Just men reading, memorizing and studying the bible together!
Bible Order: 2 Kings 5–7
Chronological Order: 1 Chronicles 1-2
Old Testament Only: 1 Samuel 1–2
New Testament Only: Luke 15:8–32
Daily Verse: Genesis 32:10
Make Amends And Do Things God’s Way
Passage: Genesis 32:1-21
Have you ever wrestled with God? I have on numerous occasions. Those occasions usually occur when I have gone my own way only to find trouble and suffering along that path. The consequences of my bad choices brought me low. It is in that low place where I realized I was stuck in a dead end, unable to go forward or backward. It is in that place where I would turn to God and urgently and passionately call out for His help. The wrestling part was really me wrestling with myself. Would I accept my responsibility for my actions? Would I acknowledge God’s way is the only way? Would I admit I am not God and He is? Would I submit to His lordship? Would I make amends for what I had done?
In today’s chapter we see Jacob in similar straights. He had run away from his uncle only to see Laban catch up to him. God prevented Laban from hurting Jacob. Even so there was such bad blood between them that they agreed to a non-aggression pact. They set up a stone pillar and promised that each would stay on his side of that boundary. Jacob’s relationship with his uncle was ruined and he couldn’t go backward. The only direction he could go from there was forward toward the land of his birth and inheritance. Unfortunately, before him lay another familial relationship in tatters. Jacob had fled to his uncle’s house to begin with to escape his brother Esau who was plotting to murder him for the theft of his father’s blessing. No place to go but forward and there waited one who sought his death.
Jacob had come to the end of his scheming. He had been god of his life, and as is always the case, that life now lay in the gutter. The wheels had come off all his plans and schemes. What is a man to do? As I first read Genesis 32 today I found myself condemning Jacob for once again putting into motion a plan of his own devising rather than seeking God’s guidance. I might be right to condemn him for this. I would think if he had consulted God first the Bible would have told us so. Since the Bible does not tell us that he sought God’s guidance before putting his plan in motion I think this was his plan.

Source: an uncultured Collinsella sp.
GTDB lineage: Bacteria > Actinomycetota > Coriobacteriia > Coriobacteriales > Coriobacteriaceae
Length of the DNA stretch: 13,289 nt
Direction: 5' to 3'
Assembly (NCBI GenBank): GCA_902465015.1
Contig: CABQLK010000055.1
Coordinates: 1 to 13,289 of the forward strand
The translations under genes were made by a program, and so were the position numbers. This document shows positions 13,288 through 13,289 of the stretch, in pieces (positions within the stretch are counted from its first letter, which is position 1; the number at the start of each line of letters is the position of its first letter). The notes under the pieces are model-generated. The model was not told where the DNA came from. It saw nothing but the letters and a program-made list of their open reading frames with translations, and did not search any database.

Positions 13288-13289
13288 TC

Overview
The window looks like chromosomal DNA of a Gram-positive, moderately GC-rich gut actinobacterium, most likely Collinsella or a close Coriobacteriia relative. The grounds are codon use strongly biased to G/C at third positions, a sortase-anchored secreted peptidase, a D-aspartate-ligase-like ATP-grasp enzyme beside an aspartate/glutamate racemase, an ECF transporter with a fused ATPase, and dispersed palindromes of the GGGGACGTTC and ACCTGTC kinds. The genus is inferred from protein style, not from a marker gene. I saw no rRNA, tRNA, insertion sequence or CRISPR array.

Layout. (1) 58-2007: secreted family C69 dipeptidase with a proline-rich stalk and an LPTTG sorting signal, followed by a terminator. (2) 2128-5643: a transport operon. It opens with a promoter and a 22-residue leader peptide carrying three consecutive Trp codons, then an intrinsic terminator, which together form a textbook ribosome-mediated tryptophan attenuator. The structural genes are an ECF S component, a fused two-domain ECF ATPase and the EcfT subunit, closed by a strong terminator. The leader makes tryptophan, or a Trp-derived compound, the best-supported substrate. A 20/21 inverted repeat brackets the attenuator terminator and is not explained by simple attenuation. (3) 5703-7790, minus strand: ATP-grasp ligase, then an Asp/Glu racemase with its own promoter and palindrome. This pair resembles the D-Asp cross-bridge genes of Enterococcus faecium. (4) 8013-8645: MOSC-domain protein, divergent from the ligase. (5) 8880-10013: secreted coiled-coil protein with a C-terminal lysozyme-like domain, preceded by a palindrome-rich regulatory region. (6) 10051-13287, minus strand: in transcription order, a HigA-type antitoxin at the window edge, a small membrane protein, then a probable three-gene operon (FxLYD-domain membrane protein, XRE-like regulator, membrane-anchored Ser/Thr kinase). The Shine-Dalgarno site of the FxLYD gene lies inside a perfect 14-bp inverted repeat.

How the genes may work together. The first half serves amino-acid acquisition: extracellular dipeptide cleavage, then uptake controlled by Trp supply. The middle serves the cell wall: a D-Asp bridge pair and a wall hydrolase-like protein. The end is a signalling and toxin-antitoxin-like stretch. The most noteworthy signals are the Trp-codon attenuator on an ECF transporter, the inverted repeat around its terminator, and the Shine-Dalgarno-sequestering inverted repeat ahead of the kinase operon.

The plan seems to be an attempt to bribe Esau into forgiving him. He sent wave after wave of livestock ahead as a gift for Esau. The messages he told his servants to deliver to Esau were humble, almost apologetic. If in fact this plan was a humble attempt at giving restitution and seeking forgiveness then I’m actually okay with this. You see I have the benefit of further Scripture through which I can understand what God would have me do when I have wronged someone. Now maybe Jacob knew this truth as well. Either way, his plan could actually be consistent with God’s will.
In the book of Matthew, Jesus tells us the following:
Matthew 5:21-25 ESV
 “You have heard that it was said to those of old, ‘You shall not murder; and whoever murders will be liable to judgment.’  But I say to you that everyone who is angry with his brother will be liable to judgment; whoever insults his brother will be liable to the council; and whoever says, ‘You fool!’ will be liable to the hell of fire.  So if you are offering your gift at the altar and there remember that your brother has something against you,  leave your gift there before the altar and go. First be reconciled to your brother, and then come and offer your gift.  Come to terms quickly with your accuser while you are going with him to court, lest your accuser hand you over to the judge, and the judge to the guard, and you be put in prison.